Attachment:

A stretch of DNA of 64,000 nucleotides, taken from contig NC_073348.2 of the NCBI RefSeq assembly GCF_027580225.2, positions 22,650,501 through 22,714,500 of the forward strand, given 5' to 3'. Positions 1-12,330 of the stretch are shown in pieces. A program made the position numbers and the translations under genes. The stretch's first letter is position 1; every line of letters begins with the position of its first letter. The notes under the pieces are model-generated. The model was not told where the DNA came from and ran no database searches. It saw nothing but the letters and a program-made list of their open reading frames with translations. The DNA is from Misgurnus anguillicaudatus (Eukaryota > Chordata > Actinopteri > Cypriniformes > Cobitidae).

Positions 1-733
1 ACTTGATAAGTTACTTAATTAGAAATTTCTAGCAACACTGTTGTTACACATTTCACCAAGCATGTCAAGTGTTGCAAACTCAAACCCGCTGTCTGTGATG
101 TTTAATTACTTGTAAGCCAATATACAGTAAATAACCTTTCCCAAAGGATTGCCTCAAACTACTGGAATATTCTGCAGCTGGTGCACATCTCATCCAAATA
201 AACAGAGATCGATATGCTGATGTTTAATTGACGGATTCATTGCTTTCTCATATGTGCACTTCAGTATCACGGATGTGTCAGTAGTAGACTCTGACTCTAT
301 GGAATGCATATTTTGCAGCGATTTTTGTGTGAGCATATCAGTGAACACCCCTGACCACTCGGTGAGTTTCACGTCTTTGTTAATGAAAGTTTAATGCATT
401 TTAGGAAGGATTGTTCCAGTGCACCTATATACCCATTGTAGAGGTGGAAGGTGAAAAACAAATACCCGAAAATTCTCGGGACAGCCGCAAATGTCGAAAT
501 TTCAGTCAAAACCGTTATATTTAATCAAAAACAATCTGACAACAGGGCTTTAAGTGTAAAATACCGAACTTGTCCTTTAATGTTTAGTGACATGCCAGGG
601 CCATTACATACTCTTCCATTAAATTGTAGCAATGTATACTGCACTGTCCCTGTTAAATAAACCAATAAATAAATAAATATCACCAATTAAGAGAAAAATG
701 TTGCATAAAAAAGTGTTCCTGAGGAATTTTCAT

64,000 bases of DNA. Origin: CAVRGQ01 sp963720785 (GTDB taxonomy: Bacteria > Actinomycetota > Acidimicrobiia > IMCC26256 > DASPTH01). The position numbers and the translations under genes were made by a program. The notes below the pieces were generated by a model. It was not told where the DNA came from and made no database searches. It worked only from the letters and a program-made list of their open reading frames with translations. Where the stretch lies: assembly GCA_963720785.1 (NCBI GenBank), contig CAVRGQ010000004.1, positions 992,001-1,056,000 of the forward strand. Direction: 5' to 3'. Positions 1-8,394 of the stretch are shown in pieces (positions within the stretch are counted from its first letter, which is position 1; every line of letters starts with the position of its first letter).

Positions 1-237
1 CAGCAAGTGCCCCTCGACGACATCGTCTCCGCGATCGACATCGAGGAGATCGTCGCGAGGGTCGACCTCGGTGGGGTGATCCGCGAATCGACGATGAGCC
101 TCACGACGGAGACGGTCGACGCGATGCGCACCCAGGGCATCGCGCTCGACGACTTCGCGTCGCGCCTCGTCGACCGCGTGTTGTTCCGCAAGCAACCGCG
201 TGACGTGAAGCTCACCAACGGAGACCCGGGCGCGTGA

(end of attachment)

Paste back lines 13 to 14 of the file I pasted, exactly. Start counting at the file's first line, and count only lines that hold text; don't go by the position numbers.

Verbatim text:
1 CAGCAAGTGCCCCTCGACGACATCGTCTCCGCGATCGACATCGAGGAGATCGTCGCGAGGGTCGACCTCGGTGGGGTGATCCGCGAATCGACGATGAGCC
101 TCACGACGGAGACGGTCGACGCGATGCGCACCCAGGGCATCGCGCTCGACGACTTCGCGTCGCGCCTCGTCGACCGCGTGTTGTTCCGCAAGCAACCGCG